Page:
Michael Hague is an American illustrator and writer, primarily of children’s fantasy books.
He has illustrated such classics such as The Wind in the Willows, The Wizard of Oz, The Hobbit and the stories of Hans Christian Andersen. He is renowned for the intricate and realistic detail he brings to his work, and the rich colors he chooses.
Our man Jay caught up with Michael to chat about his new book, Eye of Newt
FTN: Hi there Michael, and thank you for taking the time to speak to us. Can you tell us a little bit about yourself?
MH: I was born and raised in Los Angeles and graduated from Art Center College of Design where I majored in Fine Arts. There I met and married my wife of almost 44 years, Kathleen. Upon graduation I was hired as an artist for Hallmark in Kansas City. During this time I continued to send out portfolios to publishers looking for work in children’s book illustration. My big break came with the work I did for the book, Wind in the Willows. During the following years I illustrated over 100 children’s books, several of them authored by my wife. I love to read, collect illustrated books and art, and enjoy baseball and most recently have discovered the joy of being a grandfather: They call me “cool mike”.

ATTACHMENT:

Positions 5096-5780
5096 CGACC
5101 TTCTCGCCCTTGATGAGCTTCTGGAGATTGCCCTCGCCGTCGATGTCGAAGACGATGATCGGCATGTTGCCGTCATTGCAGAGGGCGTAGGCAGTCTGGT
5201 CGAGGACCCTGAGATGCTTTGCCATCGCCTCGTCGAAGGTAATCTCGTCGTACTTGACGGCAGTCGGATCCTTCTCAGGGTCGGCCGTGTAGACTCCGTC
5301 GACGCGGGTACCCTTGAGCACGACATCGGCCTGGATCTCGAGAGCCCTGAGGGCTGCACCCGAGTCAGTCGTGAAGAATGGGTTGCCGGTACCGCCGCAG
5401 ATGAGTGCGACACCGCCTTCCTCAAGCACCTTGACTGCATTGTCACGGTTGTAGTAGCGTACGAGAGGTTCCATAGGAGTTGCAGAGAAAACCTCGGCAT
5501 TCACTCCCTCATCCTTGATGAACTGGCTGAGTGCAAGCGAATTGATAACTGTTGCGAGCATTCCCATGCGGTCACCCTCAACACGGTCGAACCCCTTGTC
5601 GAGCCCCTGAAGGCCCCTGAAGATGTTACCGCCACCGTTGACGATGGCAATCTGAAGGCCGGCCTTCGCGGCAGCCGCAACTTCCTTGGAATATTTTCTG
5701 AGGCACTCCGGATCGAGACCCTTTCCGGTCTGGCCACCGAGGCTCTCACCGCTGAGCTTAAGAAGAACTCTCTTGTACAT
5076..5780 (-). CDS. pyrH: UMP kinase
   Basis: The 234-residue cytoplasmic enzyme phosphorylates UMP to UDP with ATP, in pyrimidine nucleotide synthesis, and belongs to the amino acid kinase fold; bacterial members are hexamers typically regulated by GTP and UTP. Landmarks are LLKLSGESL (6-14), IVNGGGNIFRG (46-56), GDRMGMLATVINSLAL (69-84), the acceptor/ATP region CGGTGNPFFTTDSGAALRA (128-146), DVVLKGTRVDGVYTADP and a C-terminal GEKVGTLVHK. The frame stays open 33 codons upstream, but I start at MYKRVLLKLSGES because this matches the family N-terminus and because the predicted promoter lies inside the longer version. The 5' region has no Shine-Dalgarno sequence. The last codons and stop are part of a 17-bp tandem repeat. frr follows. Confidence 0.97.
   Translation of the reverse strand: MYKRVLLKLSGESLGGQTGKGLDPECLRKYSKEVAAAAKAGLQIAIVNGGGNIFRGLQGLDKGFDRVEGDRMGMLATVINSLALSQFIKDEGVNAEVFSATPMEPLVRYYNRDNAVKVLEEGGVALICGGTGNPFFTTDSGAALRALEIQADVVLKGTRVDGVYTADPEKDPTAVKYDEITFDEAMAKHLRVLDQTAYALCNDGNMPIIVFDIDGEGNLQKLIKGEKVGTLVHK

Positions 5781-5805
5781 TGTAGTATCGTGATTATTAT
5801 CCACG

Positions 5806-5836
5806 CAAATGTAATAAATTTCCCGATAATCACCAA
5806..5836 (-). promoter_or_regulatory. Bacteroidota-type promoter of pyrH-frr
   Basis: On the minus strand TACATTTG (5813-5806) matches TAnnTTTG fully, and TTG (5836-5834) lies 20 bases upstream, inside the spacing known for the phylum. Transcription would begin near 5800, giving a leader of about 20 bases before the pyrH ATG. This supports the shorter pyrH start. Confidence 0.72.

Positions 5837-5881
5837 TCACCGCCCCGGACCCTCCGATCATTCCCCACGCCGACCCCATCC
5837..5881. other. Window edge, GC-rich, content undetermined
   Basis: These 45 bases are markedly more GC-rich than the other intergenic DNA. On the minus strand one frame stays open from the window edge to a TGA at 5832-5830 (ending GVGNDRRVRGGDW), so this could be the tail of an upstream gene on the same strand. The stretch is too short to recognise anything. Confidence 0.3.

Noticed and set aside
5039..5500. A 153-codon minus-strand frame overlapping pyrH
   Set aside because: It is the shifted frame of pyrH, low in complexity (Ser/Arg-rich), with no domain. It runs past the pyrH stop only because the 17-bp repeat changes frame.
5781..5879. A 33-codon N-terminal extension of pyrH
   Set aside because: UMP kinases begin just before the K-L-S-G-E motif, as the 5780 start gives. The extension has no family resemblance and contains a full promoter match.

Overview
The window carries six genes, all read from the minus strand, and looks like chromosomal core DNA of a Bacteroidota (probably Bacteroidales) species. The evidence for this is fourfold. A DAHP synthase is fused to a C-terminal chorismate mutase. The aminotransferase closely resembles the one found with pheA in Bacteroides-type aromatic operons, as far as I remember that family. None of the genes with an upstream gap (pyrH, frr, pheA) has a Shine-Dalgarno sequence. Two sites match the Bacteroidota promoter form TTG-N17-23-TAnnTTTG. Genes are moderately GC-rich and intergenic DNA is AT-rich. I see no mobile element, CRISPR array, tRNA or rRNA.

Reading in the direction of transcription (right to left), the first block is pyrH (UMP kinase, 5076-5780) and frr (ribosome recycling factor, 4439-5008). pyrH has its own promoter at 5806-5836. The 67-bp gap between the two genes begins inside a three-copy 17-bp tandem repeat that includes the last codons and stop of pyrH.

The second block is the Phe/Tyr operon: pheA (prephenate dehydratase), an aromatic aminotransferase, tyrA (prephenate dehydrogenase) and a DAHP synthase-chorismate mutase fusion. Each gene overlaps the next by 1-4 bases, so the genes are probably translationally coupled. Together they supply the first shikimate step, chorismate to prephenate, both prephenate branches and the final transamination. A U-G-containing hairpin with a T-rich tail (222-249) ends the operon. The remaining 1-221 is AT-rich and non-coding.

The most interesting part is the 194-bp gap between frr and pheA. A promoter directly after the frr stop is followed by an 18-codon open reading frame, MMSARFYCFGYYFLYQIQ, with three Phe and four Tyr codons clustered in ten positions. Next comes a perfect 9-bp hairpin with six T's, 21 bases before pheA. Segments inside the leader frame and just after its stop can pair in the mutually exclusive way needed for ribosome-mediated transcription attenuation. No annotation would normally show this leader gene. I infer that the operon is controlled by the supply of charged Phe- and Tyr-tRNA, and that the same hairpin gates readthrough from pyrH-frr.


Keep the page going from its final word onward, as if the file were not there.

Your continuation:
FTN: What was it that first got you interested in art?
MH: I do not remember ever not being interested in art. From an early age art was an important part of my life. My mother studied art in England before she came to the United States and she introduced us to illustrated books and made sure we always had an abundance of art supplies and encouragement.
FTN: You are renowned for the intricate and realistic detail you bring to your work, and the rich colours you choose. How did you first discover these elements which would become your trademark?
MH: I remember as a student wondering how one develops their style. It happens over time as you discover your interests and talents. I think because I was a fine arts major where there was an emphasis on drawing, color and composition that my illustration demonstrates these skills. But, eventually, it is something that just happens. Most people can recognize my art but it is still something I don’t dwell on. It is still something that grows as you work.